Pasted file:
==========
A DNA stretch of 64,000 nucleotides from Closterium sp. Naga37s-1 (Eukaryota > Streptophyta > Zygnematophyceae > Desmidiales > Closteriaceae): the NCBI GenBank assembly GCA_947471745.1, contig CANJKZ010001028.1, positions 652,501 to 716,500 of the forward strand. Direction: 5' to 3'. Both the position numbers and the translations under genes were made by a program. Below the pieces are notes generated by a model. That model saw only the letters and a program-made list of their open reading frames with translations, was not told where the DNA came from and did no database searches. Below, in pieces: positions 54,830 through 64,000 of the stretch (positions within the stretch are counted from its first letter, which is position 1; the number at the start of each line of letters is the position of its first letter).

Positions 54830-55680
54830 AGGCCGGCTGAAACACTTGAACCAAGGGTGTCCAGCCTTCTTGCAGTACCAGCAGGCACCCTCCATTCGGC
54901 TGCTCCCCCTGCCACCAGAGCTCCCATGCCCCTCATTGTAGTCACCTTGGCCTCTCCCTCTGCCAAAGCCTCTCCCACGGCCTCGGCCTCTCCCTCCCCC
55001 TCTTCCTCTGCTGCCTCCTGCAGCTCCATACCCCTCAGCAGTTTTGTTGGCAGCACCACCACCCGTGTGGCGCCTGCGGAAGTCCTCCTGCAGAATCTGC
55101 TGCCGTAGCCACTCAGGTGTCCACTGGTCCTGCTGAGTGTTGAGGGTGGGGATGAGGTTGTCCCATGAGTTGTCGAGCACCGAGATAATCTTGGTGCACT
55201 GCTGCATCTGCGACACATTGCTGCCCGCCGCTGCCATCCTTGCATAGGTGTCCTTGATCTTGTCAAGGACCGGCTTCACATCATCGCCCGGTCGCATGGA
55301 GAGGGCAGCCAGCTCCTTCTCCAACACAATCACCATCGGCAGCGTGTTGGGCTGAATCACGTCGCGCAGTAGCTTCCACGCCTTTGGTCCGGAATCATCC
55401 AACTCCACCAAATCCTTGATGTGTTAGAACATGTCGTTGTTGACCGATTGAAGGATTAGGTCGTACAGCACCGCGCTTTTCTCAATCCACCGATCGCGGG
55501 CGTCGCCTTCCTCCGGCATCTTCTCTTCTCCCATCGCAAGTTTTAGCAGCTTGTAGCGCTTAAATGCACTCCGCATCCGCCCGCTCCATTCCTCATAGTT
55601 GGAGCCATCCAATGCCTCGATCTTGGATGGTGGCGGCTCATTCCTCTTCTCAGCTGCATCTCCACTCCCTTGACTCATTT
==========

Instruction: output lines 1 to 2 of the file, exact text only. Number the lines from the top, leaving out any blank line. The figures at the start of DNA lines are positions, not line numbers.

A DNA stretch of 64,000 nucleotides from Closterium sp. Naga37s-1 (Eukaryota > Streptophyta > Zygnematophyceae > Desmidiales > Closteriaceae): the NCBI GenBank assembly GCA_947471745.1, contig CANJKZ010001028.1, positions 652,501 to 716,500 of the forward strand. Direction: 5' to 3'. Both the position numbers and the translations under genes were made by a program. Below the pieces are notes generated by a model. That model saw only the letters and a program-made list of their open reading frames with translations, was not told where the DNA came from and did no database searches. Below, in pieces: positions 54,830 through 64,000 of the stretch (positions within the stretch are counted from its first letter, which is position 1; the number at the start of each line of letters is the position of its first letter).

Positions 54830-55680